A timeless, classic, traditional Gingerbread recipe! This is one of my family’s favorite recipes. It makes for a dense but soft, moist, and richly flavored old-fashioned recipe, perfectly flavored with molasses, brown sugar, and lots of cozy spices! Recipe includes a how-to video at the bottom of the post!
A Classic, Old-Fashioned Gingerbread Recipe
Not to be confused with gingerbread cookies, this old-fashioned gingerbread cake is a perfectly spiced holiday staple and has been in my family for decades. It originated from the same source as my favorite angel food cake: my mom’s well-worn Good Housekeeping cookbook.
I knew that I wanted to share a gingerbread recipe for the holidays, but not just any recipe, I wanted it to be this one.
Humble and rustic in appearance, the flavor of gingerbread is anything but with bright and cozy winter spices. It tastes incredible served warm with a dollop of homemade whipped cream (though many readers have said that they top theirs with lemon curd, instead!).
Let’s get to it!
I won’t go over every ingredient, but I did want to touch on a few of the key players in today’s recipe and why we’re using them (plus a few things to keep in mind when you’re searching for these ingredients in the grocery store!).
- Molasses. Molasses is an absolutely critical ingredient for true gingerbread flavor. This ingredient is often sold in several varieties, you will want to make sure that you grab a bottle that says “unsulphured” on the label. This has a milder (in a good way) flavor than sulphured molasses. I often use Grandma’s brand molasses or Brer Rabbit “full flavor” molasses (pictured above). If you can’t find either of these brands, make sure that you use a “dark” molasses and avoid “blackstrap” variety, which can be quite bitter.
- Butter. My family’s recipe originally used shortening, and you can feel free to use an equal amount of shortening in this recipe instead. However, after lots of taste-testing I decided I much preferred the flavor of real butter. If you can find it, grab yourself European-style butter (usually sold right beside “regular’ butter), which has a higher fat content and gives the gingerbread an even better flavor and more tender texture.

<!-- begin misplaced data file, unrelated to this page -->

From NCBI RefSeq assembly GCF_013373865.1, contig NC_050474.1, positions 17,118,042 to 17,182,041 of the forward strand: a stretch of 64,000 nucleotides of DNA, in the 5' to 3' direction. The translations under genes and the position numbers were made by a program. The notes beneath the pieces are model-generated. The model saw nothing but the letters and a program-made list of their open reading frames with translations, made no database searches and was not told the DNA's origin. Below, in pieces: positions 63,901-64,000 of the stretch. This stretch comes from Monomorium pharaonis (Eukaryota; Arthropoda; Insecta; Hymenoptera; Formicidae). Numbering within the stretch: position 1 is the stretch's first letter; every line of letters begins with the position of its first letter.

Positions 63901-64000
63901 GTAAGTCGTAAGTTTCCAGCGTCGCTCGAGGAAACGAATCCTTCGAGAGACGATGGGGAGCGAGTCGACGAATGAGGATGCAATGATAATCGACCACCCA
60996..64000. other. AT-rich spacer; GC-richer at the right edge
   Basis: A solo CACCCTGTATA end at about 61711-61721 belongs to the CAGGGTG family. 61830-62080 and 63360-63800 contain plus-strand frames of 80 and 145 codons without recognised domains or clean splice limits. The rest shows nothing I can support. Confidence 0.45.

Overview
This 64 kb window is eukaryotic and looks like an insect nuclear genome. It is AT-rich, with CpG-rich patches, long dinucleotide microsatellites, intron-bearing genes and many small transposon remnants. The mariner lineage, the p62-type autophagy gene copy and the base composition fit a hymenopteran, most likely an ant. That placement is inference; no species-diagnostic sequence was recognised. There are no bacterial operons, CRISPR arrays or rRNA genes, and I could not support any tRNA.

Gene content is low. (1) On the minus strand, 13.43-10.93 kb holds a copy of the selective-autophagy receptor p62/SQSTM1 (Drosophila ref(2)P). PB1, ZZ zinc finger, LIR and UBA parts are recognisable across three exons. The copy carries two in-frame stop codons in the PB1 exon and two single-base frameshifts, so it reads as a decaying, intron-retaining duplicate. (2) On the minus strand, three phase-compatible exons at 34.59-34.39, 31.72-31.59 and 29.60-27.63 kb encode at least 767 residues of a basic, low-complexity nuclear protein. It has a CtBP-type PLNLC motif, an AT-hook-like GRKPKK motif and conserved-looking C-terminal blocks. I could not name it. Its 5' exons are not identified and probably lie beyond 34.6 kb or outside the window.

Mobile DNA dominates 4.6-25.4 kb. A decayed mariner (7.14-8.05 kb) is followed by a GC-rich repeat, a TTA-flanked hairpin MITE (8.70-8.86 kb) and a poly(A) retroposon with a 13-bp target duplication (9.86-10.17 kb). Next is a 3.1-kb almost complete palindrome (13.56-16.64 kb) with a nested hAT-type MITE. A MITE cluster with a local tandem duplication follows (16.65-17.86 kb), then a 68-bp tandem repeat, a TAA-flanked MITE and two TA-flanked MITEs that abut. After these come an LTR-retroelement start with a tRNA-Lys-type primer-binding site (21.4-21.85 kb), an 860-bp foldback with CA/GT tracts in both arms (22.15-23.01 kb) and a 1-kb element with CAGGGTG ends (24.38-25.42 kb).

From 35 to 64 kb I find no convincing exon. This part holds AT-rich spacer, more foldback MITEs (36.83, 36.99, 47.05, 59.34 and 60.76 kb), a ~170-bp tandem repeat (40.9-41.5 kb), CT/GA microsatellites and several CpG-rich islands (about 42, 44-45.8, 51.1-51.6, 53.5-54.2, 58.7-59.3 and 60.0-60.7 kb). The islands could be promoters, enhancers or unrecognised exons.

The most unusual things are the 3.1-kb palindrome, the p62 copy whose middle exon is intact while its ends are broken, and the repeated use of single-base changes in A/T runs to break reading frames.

- Sugar. Dark brown sugar is best for this recipe as it contains a higher amount of molasses and lends itself to the rich flavor of this cake. Don’t forget that if you don’t happen to have this ingredient on hand, you can always follow my easy tutorial on how to make brown sugar!
- Flour. Use all-purpose flour, I have not tried this recipe with any substitutions and definitely advise that you avoid self-rising flour.
- Spices. This recipe uses a cozy blend of wintery spices: ground ginger, ground cinnamon, and cloves work with the flavors of the molasses for a true gingerbread flavor. Your house is going to smell amazing.
- HOT water. Very hot or boiling water is critical to this recipe as it helps to evenly incorporate all of the ingredients for a smooth, cohesive batter and (perhaps most importantly) blooms the spices for the best possible flavor.
How to Make Gingerbread
- Cream together butter and brown sugar (I recommend using an electric mixer) and then stir in molasses, egg, and vanilla extract until batter is well-combined. Sometimes you may notice that the mixture appears a bit piecey/separated at this point, that is OK! Everything will come together in the end!
- Separately whisk together your dry ingredients, then gently stir the dry ingredients into the butter/molasses mixture.
- Stir in HOT or boiling water (carefully!) until ingredients are smooth and well combined. Make sure batter is uniform in appearance, as not properly mixing could cause the cake to sink.
- Pour into a 9×9″ pan and cook until baked through.
I recommend slicing and serving yours while it’s still warm rather than waiting to allow it to cool completely. Don’t get me wrong, the leftovers are incredible, but there’s just something so delectable about still-warm gingerbread (topped with whipped cream, of course!).
Frequently Asked Questions